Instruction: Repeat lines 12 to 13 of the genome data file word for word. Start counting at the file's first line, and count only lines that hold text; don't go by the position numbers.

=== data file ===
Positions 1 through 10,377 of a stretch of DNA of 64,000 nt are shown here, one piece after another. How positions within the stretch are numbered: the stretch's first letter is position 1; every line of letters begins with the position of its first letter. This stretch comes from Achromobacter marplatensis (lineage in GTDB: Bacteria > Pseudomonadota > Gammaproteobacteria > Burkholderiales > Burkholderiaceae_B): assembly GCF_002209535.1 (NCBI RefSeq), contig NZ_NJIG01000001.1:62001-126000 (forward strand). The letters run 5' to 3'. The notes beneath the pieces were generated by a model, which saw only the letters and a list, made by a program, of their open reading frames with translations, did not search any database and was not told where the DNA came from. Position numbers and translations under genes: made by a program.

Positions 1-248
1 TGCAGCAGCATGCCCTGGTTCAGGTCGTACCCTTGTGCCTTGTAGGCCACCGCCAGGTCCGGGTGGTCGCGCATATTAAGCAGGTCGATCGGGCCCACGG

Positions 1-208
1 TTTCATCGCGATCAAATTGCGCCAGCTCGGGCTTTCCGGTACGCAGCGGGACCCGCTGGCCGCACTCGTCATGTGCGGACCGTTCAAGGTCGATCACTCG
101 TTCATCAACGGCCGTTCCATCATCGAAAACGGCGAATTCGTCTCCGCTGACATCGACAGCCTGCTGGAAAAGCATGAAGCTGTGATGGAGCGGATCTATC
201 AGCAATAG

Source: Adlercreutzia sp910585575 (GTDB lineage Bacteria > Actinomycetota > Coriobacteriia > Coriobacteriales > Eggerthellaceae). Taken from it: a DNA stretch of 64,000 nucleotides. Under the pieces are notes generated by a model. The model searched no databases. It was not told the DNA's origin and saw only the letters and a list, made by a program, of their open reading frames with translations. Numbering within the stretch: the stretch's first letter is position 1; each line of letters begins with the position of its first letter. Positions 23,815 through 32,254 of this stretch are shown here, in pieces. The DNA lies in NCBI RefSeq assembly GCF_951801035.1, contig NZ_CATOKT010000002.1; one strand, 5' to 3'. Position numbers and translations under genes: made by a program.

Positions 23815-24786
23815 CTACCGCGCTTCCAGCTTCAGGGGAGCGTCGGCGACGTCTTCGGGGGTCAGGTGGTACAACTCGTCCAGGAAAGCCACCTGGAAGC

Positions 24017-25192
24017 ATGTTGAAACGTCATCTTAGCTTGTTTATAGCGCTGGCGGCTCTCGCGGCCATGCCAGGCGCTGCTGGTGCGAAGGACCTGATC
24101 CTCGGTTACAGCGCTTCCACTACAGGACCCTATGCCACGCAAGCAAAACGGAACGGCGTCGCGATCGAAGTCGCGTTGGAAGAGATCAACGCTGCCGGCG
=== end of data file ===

24017 ATGTTGAAACGTCATCTTAGCTTGTTTATAGCGCTGGCGGCTCTCGCGGCCATGCCAGGCGCTGCTGGTGCGAAGGACCTGATC
24101 CTCGGTTACAGCGCTTCCACTACAGGACCCTATGCCACGCAAGCAAAACGGAACGGCGTCGCGATCGAAGTCGCGTTGGAAGAGATCAACGCTGCCGGCG